IPTVs are popular but lack profitable business model

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IPTVs are popular but lack profitable business model


IPTVs, or Internet Protocol TVs, are now in a difficult situation. Subscribers rise, but the businesses continue to lose money.

These TVs deliver television and movies as well as other multimedia content via broadband Internet networks. The biggest difference from conventional TVs is that people have control - they watch programs whenever they want to.

It was KT - the country’s largest fixed-line operator and the second-largest mobile operator - that first ventured into this new business. The company introduced IPTVs to Korea in November of 2008.


Back then it was thought of as the new growth engine for telecom companies struggling with the saturated Korean mobile market. The business made impressive growth in the past three years and today about 5 million Korean households are thought to have IPTVs.

“The biggest strength of IPTVs is the rich content. For instance we offer more than 100,000 on-demand-videos,” said an official with KT. “There were complaints initially such as slow or fragmented video, but as we solved these problems subscribers continued to surge.”

Olleh TV subscribers at KT - the market leader - totaled 2.84 million as of September of this year. Olleh TV is KT’s IPTV service brand.

But in fact, IPTVs have become the source of headaches for Korean telecom companies. They are a burden on their networks and their budgets.

Olleh TVs raked in 73 billion won ($64 million) in sales in the second quarter, but still haven’t reached the break-even point. It’s a similar tale for LG U+ and SK Broadband.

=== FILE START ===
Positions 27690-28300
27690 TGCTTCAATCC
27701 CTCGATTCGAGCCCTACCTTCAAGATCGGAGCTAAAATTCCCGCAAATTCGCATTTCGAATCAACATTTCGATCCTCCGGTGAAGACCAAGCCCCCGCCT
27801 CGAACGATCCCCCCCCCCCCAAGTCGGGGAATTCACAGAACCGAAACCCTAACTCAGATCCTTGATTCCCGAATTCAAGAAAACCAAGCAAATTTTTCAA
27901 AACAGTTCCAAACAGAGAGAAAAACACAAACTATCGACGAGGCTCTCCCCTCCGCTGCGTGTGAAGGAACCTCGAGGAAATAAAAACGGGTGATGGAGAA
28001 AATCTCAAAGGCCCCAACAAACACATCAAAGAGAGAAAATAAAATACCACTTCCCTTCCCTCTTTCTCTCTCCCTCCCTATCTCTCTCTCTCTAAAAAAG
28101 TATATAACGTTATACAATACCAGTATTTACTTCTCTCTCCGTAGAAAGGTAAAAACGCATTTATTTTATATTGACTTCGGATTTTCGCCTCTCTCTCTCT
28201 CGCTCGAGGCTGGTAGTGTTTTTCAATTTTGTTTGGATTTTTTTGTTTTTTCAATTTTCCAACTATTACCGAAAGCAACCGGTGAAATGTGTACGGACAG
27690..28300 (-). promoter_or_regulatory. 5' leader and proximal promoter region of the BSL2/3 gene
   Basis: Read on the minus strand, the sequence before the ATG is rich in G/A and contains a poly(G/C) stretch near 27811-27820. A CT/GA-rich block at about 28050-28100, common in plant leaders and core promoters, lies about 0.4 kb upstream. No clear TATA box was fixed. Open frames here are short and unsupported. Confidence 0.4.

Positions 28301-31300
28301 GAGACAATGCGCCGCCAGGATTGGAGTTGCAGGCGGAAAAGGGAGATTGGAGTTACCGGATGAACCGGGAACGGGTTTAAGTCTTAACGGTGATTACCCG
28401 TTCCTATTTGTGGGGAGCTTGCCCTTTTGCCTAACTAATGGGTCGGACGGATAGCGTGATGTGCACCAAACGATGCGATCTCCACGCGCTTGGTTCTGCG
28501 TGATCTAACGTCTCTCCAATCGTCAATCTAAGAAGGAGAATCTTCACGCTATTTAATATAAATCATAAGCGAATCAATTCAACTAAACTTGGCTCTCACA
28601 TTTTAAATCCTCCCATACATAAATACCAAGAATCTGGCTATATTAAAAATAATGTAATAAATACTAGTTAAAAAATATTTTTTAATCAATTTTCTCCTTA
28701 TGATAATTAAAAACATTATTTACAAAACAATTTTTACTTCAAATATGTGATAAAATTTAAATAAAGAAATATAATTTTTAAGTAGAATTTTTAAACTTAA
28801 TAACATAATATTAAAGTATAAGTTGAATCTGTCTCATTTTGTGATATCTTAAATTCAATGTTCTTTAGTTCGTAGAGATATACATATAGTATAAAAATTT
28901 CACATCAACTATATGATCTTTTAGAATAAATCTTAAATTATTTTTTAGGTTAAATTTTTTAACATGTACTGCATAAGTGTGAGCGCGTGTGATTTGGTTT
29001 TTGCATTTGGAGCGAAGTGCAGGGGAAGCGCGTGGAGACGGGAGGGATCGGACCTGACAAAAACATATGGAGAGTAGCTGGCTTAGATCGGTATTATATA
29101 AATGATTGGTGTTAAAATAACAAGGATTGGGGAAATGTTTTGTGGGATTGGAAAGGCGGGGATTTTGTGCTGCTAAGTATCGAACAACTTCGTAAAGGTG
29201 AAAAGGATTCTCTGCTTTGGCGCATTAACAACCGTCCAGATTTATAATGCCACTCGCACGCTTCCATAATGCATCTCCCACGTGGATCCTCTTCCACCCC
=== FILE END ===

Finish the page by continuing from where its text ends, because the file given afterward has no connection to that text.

So why such a paradox?

The culprit, sources say, is the content, which initially was the very strength of the business.

“We spend somewhere between 65 and 80 percent of the sales in buying content,” said an official at one of the telecom companies who wished to stay anonymous. “It’s inevitable because the whole selling point of the IPTV business was to foster the content business in the economy and to offer rich content to consumers.

Insiders say they pay especially big bucks to terrestrial broadcasters such as MBC, KBS, and SBS for their programs. But they also pay hefty sums of money - up to 45 percent of their sales - to program providers and content providers. Adding to the worries is the heightened competition in a market that is lowering subscription fees. Recently KT released an IPTV service package with just an 8,000-won monthly charge. Sources in the rival companies say that the price is “just unreasonably low.”

There is also the emergence of “smart” TVs - which not only have Internet connectivity but application functions like smartphones and tablets.

Deemed the new-generation TVs, market researcher DisplaySearch forecast one in every four TVs sold worldwide would be a smart TV this year. “We expect that in 2015, 35 percent of 46-inch or larger TVs in North America will be smart TVs,” the company said in a report.

While insiders downplay the threat saying that “there are different consumer bases for IPTVs and smart TVs,” observers say it is critical that IPTV service providers should seek countermeasures before it’s too late.

“The general mood within our company is ‘let’s wait and see for a little while longer,’?” said Lee Yeong-su, a vice president at LG U+’s media business unit.

By Lee Soo-ki, Kim Hyung-eun [hkim@joongang.co.kr]

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